Many of our native frogs can easily be mistaken for cane toads.

One reason is because many of these frogs burrow and only emerge after rain, giving the impression that they have suddenly ‘arrived’ in an area.

Here are some examples of our native frogs to help you identify if the amphibian you have found is a friend or foe.

Note: To view larger images of the frogs, please click the thumbnails.

Native south-west frogs commonly mistaken for cane toads:

Motorbike frog (Litoria moorei)

Motorbike frog (Litoria moorei)

 

Identifying features:

  • grows to 8 centimetres
  • large native species found in Perth backyards, with a distribution range from Kalbarri through to Cape Riche. It is also found on Rottnest Island.
Western banjo frog (Limnodynastes dorsalis)

Western banjo frog (Limnodynastes dorsalis)

 

Identifying features:

  • grows to 7 centimetres
  • found throughout the south-west
  • robust burrowing species that breeds in lakes and dams, and also occurs in ponds in parkland
Hooting frog (Heleioporus barycragus)

Hooting frog (Heleioporus barycragus)

 

Identifying features:

  • grows to 9 centimetres
  • very robust burrowing species
  • found in Perth Hills/Darling Range.
Moaning frog (Heleioporus eyrei)

Moaning frog (Heleioporus eyrei)

 

Identifying features:

  • grows to 7 centimetres
  • common burrowing species around Perth, and widespread in the lower south-west
Crawling toadlet (Pseudophryne guentheri)

Crawling toadlet (Pseudophryne guentheri)

 

Identifying features:

  • grows to 4 centimetres
  • small burrowing species that crawls instead of hops

 Native Kimberley frogs commonly mistaken for cane toads:

Giant frog (Cyclorana australis)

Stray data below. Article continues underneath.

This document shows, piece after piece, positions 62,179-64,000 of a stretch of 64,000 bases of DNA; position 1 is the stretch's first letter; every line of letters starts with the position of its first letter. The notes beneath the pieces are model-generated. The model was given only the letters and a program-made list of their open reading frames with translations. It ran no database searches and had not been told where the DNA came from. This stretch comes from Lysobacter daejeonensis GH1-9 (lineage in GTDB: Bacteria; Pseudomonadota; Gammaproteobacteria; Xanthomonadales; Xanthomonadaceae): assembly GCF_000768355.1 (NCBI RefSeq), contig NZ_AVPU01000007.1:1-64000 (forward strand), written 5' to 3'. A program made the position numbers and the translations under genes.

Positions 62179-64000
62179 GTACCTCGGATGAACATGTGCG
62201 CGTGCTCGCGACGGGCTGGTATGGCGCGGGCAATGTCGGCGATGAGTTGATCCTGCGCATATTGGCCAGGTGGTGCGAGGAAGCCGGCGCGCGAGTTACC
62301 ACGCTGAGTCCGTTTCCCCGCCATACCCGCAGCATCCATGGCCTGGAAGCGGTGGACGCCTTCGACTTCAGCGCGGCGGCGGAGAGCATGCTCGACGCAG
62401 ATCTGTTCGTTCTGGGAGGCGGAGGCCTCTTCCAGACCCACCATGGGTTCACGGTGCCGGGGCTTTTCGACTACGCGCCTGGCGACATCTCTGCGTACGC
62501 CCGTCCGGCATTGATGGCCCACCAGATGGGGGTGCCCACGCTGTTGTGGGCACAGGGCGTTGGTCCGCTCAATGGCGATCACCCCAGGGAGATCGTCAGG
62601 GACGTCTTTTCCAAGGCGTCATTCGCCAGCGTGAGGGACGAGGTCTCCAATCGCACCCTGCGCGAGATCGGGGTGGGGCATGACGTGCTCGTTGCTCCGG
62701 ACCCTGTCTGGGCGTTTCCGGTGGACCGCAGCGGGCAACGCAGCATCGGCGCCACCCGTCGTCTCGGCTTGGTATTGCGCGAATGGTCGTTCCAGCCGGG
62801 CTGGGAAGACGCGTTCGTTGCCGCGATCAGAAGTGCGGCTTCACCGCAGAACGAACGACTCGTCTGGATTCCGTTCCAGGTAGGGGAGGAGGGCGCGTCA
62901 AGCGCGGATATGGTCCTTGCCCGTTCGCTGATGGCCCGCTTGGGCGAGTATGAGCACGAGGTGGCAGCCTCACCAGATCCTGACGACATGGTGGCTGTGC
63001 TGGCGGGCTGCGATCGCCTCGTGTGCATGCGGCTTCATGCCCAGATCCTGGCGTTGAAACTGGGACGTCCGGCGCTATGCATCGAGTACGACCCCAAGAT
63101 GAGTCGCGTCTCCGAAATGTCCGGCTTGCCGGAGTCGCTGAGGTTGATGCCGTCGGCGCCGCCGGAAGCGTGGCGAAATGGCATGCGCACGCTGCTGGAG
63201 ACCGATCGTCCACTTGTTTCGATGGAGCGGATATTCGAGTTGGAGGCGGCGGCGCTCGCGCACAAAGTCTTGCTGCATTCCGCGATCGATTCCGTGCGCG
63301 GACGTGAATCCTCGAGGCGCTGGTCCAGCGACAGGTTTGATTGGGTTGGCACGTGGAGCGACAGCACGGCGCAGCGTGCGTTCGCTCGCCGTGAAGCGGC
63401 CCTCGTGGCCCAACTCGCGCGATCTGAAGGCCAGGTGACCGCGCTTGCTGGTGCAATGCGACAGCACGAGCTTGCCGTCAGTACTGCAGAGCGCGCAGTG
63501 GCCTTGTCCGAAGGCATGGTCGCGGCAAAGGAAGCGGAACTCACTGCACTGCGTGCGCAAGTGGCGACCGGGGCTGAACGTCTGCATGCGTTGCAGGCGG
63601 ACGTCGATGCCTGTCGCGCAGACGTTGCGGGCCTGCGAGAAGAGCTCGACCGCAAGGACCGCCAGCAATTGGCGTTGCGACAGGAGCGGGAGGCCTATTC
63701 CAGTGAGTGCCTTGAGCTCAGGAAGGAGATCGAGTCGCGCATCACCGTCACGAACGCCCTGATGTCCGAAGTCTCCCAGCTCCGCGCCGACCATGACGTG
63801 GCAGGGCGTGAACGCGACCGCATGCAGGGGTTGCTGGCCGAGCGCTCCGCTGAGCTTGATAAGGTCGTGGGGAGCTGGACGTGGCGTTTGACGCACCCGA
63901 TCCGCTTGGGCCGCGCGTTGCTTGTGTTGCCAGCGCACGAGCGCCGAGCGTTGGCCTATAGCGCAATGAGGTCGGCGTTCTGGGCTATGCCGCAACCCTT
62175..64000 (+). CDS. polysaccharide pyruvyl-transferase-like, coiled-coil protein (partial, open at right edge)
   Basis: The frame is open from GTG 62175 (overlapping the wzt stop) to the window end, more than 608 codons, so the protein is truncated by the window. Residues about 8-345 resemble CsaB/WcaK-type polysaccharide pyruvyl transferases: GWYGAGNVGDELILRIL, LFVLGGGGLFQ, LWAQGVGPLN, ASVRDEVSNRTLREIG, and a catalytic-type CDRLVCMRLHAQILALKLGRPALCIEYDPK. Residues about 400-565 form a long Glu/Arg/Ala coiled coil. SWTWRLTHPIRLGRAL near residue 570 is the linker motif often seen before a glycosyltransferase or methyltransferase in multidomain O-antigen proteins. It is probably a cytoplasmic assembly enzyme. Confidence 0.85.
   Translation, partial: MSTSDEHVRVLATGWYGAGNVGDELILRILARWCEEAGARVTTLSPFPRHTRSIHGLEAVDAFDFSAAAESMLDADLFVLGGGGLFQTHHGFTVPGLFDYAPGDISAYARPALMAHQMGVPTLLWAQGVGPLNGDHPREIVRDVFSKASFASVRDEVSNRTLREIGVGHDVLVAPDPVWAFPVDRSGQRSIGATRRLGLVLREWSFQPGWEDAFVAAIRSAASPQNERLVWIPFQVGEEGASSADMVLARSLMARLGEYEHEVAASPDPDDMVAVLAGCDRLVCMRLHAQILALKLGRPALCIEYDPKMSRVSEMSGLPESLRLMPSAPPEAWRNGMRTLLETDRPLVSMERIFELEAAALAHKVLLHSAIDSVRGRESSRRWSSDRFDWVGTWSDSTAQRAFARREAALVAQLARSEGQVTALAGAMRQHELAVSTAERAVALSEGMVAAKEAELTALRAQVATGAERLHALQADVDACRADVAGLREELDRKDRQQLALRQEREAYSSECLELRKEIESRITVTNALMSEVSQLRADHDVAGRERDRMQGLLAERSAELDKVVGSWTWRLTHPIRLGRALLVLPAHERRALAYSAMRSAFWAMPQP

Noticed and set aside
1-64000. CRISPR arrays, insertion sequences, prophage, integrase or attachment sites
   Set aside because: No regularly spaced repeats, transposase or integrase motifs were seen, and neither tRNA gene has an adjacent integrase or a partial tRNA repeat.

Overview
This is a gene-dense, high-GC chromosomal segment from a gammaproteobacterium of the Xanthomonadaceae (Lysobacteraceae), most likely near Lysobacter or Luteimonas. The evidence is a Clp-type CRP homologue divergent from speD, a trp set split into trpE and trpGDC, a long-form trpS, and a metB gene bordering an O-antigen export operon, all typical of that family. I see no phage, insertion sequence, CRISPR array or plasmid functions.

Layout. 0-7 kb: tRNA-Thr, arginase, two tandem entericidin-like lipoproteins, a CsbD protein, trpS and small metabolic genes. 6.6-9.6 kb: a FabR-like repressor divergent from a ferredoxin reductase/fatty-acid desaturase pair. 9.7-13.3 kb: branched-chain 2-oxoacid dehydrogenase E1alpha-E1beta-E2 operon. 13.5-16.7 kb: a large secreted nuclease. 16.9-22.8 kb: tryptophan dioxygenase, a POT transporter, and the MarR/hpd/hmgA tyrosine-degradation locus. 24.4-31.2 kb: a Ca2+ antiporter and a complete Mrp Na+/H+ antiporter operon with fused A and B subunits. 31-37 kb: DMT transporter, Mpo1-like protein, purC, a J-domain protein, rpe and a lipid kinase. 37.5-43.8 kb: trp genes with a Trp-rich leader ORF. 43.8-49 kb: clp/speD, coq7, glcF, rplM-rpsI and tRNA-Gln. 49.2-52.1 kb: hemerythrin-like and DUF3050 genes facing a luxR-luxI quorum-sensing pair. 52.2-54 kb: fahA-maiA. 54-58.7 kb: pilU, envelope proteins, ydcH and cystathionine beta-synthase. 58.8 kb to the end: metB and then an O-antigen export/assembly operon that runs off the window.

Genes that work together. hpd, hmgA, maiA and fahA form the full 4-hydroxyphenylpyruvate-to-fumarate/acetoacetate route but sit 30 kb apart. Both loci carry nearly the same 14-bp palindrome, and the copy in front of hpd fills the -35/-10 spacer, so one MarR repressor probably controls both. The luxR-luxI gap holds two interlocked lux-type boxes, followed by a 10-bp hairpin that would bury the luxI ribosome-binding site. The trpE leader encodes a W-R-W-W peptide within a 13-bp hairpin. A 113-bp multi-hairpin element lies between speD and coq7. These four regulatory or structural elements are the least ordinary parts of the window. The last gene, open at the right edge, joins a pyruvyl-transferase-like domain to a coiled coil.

Giant frog (Cyclorana australis)

 

Identifying features:

  • grows to 7 to 10 centimetres
  • large, ground-dwelling frog
  • nocturnal
  • its burrows are usually seen above ground after rain
Marbled frog (Limnodynastes convexiusculus)

Marbled frog (Limnodynastes convexiusculus)

 

Identifying features:

  • moderate size (up to 6 centimetres)
  • wide-bodied frog
  • fingers and toes are unwebbed
  • prominent pale gland above the lip at the angle of the mouth
Long-footed frog (Cyclorana longipes)

Long-footed frog (Cyclorana longipes)

 

Identifying features:

  • medium sized (5 to 6 centimetres)
  • short to moderately long limbs with slender fingers
  • call is a single long harsh note
Rockhole frog (Litoria meiriana)

Rockhole frog (Litoria meiriana)

 

Identifying features:

  • small (2 centimetres)
  • active frog with long limbs
  • short, unwebbed fingers
  • long, fully webbed toes
Bumpy rocket frog (Litoria inermis)

Bumpy rocket frog (Litoria inermis)

 

Identifying features:

  • medium sized (5 to 6 centimetres)
  • short to moderately long limbs with slender fingers
  • call is a single long harsh note
Ornate burrowing frog (Platyplectrum ornatum)

Ornate burrowing frog (Platyplectrum ornatum)

 

Identifying features:

  • medium sized (4.5 centimetres)
  • round frog with short legs
  • large eyes that stick above its broad head
  • eardrum is not distinct